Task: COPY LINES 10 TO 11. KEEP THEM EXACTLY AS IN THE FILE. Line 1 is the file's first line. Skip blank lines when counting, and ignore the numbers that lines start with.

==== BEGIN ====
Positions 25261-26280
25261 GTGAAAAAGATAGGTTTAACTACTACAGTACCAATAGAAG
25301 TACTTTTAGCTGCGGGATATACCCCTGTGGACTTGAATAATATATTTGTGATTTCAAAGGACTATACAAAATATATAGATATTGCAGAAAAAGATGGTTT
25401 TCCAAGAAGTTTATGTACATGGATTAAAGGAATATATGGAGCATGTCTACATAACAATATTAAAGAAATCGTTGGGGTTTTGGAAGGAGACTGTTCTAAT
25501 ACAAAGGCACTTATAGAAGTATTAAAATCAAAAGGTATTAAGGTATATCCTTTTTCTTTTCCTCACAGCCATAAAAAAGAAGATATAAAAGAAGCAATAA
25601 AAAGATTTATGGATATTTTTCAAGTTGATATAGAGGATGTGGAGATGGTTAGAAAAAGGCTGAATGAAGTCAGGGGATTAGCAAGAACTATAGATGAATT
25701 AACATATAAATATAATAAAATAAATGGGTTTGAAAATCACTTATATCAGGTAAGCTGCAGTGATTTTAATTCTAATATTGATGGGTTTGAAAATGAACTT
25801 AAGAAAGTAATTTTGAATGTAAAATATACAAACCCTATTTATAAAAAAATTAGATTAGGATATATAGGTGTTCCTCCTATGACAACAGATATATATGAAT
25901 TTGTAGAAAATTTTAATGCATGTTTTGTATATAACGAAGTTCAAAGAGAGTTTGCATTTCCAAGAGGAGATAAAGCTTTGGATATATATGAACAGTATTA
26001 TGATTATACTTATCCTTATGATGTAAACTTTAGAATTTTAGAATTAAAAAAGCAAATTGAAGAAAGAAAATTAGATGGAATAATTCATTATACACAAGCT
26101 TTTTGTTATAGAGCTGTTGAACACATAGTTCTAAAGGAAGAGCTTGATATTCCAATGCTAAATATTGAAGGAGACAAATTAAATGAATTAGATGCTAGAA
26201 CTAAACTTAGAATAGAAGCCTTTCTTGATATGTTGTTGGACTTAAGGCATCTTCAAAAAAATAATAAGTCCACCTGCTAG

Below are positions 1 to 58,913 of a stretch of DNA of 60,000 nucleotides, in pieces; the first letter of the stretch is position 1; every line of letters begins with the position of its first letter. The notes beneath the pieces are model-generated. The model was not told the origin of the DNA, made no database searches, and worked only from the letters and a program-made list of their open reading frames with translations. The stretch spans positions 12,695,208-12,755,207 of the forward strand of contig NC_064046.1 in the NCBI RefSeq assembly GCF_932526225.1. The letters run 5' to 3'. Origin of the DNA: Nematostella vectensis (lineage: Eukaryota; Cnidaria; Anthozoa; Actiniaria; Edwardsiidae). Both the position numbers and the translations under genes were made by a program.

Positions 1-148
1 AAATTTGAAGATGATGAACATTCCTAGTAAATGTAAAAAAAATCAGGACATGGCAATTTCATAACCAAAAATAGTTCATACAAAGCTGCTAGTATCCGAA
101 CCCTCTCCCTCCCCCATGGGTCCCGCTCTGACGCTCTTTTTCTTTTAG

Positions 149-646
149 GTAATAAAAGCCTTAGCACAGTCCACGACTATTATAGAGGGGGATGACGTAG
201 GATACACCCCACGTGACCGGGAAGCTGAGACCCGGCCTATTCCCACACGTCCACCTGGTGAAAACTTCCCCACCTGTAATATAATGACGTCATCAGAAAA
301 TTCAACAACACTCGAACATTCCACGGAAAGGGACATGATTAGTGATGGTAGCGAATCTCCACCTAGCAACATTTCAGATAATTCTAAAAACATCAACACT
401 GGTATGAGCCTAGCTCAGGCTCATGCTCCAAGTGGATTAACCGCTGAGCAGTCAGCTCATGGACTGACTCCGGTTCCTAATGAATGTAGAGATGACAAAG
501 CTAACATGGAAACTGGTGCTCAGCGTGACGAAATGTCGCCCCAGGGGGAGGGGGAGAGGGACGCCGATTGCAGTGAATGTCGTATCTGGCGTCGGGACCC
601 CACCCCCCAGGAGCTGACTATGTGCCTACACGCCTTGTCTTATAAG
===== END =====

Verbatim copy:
26001 TGATTATACTTATCCTTATGATGTAAACTTTAGAATTTTAGAATTAAAAAAGCAAATTGAAGAAAGAAAATTAGATGGAATAATTCATTATACACAAGCT
26101 TTTTGTTATAGAGCTGTTGAACACATAGTTCTAAAGGAAGAGCTTGATATTCCAATGCTAAATATTGAAGGAGACAAATTAAATGAATTAGATGCTAGAA